Austin Pedestrian Dies 5 Days After Hit-and-Run
AUSTIN, TX | Austin police have arrested the man who was accused of running over a south Austin pedestrian. Police say the man fled the scene after the crash.
The August 20th crash took place at the intersection of William Cannon Drive and Bill Hughes.
Police investigation show that Douglas Hohenshell, age 58, was walking northbound in the crosswalk at the intersection. The driver of a black and white Chevey Malibu, 23-year-old Jesus Juarez was traveling westbound close to the intersection.
The driver, Jaurez, drove off after hitting Hohenshell. Police located the driver shortly after the crash. Juarez faces charges for failure to stop and render aid. According to police statements a toxicology report is pending and has not been released during the investigation of the crash.
According to police, Hohenshell failed to follow the crosswalk light indicating when it is safe for pedestrians to cross. They said that he did not follow the pedestrian control light for the crosswalk. Hohenshell was taken to South Austin Medical Center, where he died five days later due to his life-threatening injuries.
The intersection where the crash took place is in front of Bedicheck Middle School, where pedestrian students travel to school.
APD is still investigating the incident and asks that anyone with information contact the Vehicular Homicide Unit Detectives at (512) 974-5576.
Hit-and-Run Pedestrian Crashes on the Rise in 2016
Fatal crashes are always tragic – but even more so when they involve pedestrians, bicyclists who were not at fault in a crash.
According to police reports, hit-and-run crashes are on the rise in 2016.
- As of Aug 30, there have been 10 fatal hit-and-run pedestrian or bicycle vs. vehicle crashes.
- At this time last year, there were 4 fatal hit-and-run crashes.
- During 2015, Austin’s deadliest year on record, 11 fatal hit-and-run crashes occurred.
- As of Aug. 30, 2015 there were 75 fatal traffic fatalities.
- As of Aug. 30 2016, there have been 45 traffic fatalities.
There is an overall increase in fatal traffic crashes, and when controlled for the number of total pedestrian accidents the number is even larger.
Patterns Among Fatal Austin Hit-and-Run Crashes
It is tricky business to make generalizations among such anecdotal information. There are no indications that age or race had any role in hit-and-run victims. Victims ages ranged from 3-year-old Ethan Hernandez who was hit while crossing the street with family on a Sunday afternoon on Cameron Road. The oldest victim was 72-year-old Susan Hard, who left her Austin home to visit her twin sister and walk to a doctor’s appointment on a Tuesday morning.
Making sense of loss and hit-and-run may never come. But evidence suggests a common thread: high speed roadways played a role in most crashes. In at least one report, (where the victim was not identified) authorities note that pedestrians were “prohibited from the area” or that it was unsafe walking conditions for a pedestrian.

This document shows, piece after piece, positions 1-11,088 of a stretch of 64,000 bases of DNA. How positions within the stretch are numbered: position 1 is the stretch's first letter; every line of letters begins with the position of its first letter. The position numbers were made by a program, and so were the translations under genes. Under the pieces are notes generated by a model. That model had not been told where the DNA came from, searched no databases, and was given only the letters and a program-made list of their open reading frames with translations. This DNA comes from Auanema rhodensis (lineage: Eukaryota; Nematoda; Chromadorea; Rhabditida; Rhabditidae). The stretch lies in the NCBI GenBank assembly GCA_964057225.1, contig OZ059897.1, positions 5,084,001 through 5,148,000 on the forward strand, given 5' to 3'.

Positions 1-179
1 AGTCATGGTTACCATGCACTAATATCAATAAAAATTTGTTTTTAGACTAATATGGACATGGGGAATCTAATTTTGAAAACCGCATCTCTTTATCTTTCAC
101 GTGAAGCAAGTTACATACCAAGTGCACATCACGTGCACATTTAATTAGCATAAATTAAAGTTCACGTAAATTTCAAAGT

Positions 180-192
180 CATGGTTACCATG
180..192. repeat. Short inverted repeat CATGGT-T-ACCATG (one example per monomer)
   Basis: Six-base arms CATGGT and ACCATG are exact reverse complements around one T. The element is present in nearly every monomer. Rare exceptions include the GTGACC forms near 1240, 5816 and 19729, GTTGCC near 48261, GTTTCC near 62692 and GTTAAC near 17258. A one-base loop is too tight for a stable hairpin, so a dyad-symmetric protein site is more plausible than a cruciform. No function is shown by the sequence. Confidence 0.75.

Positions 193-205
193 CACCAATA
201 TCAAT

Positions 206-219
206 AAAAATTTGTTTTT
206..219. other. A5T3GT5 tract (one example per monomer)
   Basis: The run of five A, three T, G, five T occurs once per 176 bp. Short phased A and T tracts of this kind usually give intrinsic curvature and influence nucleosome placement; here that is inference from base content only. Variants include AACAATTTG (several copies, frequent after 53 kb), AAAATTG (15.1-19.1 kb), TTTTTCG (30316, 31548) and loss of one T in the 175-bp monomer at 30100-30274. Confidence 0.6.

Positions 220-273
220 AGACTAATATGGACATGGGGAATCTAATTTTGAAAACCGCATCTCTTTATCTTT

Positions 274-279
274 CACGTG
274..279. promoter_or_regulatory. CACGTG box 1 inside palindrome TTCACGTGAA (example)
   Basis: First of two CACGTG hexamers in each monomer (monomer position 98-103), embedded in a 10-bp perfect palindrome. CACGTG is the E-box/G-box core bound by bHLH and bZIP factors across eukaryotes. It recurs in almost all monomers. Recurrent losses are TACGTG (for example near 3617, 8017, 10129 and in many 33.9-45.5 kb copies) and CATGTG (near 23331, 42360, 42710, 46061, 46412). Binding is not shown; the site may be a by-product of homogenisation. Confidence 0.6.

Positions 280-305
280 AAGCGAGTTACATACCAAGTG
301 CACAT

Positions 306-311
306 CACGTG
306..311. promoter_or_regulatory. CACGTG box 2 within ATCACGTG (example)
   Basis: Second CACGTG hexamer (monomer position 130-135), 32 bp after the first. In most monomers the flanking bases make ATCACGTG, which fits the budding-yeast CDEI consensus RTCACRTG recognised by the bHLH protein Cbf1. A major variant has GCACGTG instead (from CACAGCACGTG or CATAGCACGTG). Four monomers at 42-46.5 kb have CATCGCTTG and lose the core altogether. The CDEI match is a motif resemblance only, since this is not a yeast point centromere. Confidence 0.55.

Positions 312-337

Here’s a breakdown of where the Austin crashes happened:
- 9700 Block Lake Creek Parkway | 40 mph
- 4800 Block East Riverside Drive | 35 mph
- 2300 Block East Riverside Drive | 35 mph
- 5700 block of Mopac service road and FM 2222 | 50+ mph
- 1100 block South IH 35 | 60+ mph
- 100 North IH-35 northbound proper
- 5700 block of Cameron Road | 35 mph
- 5500 block of N IH 35 | 60+ mph
- Bluff Springs Road at Chateau Village Way | 40 mph
- William Cannon | 45 mph
Notice something? All sites of these fatal crashes had speed limits 35 miles per hour or higher. Add speeding, distraction, or possibly running a red light to the mix? Absolutely fatal.
Austin car accidents happen all the time – but fatal injury to pedestrians doesn’t and advocates of vision zero believe all crashes are preventable. Many advocates have zeroed in on the hazards bicyclists and pedestrians face on East Riverside drive. Bicycling education and advocacy group, Bike Austin, highlighted the hazards of the road with their “Survive Riverside” rides. It’s a much shorter stretch of road, but it was true in 2015 and remains true in 2016 that the highly congested roadway sees a disproportionate number of fatal crashes.
Identifying the cause and preventing crashes like these is important to our community. Susan Hard was hit by an unidentified driver who ran a red light. Statements from friends and family describe her as someone who “always surrounded herself with bright colors that mirrored her personality.” Distracted driving, drunk driving, and running red lights are not car “accidents.” Preventing losses such as Douglas Hohenshell, Susan Hard, or 3-year-old Ethan Hernandez is a goal every person in Austin can take part in.
Austin Car Accident Lawyers
Jason McMinn and Justin McMinn are experienced personal injury lawyers with a strong record of success. The lawyers at McMinn Law Firm advocate for the justice their clients deserve by providing caring, comprehensive and relentless legal counsel. Call Austin car accident lawyers Jason McMinn and Justin McMinn today for a free consultation.